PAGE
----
Ranking in interconnected multilayer networks reveals versatile nodes | networks and network weaving | Scoop.it

The determination of the most central agents in complex networks is important because they are responsible for a faster propagation of information, epidemics, failures and congestion, among others. A challenging problem is to identify them in networked systems characterized by different types of interactions, forming interconnected multilayer networks. Here we describe a mathematical framework that allows us to calculate centrality in such networks and rank nodes accordingly, finding the ones that play the most central roles in the cohesion of the whole structure, bridging together different types of relations. These nodes are the most versatile in the multilayer network. We investigate empirical interconnected multilayer networks and show that the approaches based on aggregating—or neglecting—the multilayer structure lead to a wrong identification of the most versatile nodes, overestimating the importance of more marginal agents and demonstrating the power of versatility in predicting their role in diffusive and congestion processes.


Ranking in interconnected multilayer networks reveals versatile nodes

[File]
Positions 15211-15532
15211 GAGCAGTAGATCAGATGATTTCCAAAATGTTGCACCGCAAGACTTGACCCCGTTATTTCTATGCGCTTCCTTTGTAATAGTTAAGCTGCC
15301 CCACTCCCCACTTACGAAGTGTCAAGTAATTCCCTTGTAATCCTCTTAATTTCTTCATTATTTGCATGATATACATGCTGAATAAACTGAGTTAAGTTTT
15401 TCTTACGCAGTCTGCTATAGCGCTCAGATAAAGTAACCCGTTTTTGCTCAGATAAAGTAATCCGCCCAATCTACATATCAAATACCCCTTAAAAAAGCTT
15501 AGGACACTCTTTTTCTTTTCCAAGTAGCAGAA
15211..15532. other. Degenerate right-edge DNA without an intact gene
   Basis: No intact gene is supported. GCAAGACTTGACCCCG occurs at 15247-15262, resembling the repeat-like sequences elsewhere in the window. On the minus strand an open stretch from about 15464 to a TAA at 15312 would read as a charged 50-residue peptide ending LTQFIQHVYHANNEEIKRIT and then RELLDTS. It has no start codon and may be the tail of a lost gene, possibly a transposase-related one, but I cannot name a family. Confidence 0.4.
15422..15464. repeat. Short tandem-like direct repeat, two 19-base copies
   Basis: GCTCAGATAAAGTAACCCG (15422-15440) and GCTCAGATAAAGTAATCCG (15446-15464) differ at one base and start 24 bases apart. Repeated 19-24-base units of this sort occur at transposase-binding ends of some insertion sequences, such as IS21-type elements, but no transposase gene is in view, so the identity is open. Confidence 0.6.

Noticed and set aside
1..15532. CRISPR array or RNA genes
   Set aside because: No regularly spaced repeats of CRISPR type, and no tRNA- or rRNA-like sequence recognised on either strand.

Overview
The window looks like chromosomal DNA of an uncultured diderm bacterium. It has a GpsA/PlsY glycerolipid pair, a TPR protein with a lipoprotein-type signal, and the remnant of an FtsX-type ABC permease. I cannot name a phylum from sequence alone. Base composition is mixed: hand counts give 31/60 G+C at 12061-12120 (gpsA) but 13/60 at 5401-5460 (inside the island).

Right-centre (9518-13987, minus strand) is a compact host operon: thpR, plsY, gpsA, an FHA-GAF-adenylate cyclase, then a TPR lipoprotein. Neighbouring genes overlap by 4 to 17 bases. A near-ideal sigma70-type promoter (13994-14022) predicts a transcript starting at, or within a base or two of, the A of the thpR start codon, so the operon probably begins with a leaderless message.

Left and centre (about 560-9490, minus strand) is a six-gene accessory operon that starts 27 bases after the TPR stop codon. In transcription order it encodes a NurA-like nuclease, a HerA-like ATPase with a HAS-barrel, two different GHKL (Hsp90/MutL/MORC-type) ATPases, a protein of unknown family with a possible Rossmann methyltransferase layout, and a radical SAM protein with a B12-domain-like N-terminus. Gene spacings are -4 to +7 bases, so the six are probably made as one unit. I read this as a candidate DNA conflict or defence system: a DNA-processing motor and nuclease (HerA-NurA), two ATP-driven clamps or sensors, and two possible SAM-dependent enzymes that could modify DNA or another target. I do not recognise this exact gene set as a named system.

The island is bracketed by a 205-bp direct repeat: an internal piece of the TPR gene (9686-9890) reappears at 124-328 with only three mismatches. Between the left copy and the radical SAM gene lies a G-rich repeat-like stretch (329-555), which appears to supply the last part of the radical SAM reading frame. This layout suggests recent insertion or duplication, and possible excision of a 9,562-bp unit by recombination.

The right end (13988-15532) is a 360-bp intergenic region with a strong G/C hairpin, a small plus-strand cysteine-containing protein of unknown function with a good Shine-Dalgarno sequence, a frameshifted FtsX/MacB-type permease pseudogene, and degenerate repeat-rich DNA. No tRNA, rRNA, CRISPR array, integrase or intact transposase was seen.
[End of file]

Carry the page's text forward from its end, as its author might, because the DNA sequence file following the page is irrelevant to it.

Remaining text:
Manlio De Domenico, Albert Solé-Ribalta, Elisa Omodei, Sergio Gómez & Alex Arenas

Nature Communications 6, Article number: 6868 http://dx.doi.org/10.1038/ncomms7868 ;


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Dmitry Alexeev's curator insight, May 6, 10:03 AM

 insight on the networks

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Beyond Contact Tracing: Community-Based Early Detection for Ebola Response

Beyond Contact Tracing: Community-Based Early Detection for Ebola Response | networks and network weaving | Scoop.it

The 2014 Ebola outbreak in west Africa raised many questions about the control of infectious disease in an increasingly connected global society. Limited availability of contact information has made contact tracing difficult or impractical in combating the outbreak. We consider the development of multi-scale public health strategies and simulate policies for community-level response aimed at early screening of communities rather than individuals, as well as travel restrictions to prevent community cross-contamination. Our analysis shows community screening to be effective even at a relatively low level of compliance. In our simulations, 40% of individuals conforming to this policy is enough to stop the outbreak. Simulations with a 50% compliance rate are consistent with the case counts in Liberia during the period of rapid decline after mid September, 2014. We also find the travel restriction policies to be effective at reducing the risks associated with compliance substantially below the 40% level, shortening the outbreak and enabling efforts to be focused on affected areas. Our results suggest that the multi-scale approach could be applied to help end the outbreaks in Guinea and Sierra Leone, and the generality of our model can be used to further evolve public health strategy for defeating emerging epidemics.


D. Cooney, V. Wong, Y. Bar-Yam, Beyond contact tracing: Community-based early detection for Ebola response, ArXiv:1505.07020 [physics.soc-ph] (May 26, 2014); New England Complex Systems Institute Report 15-05-01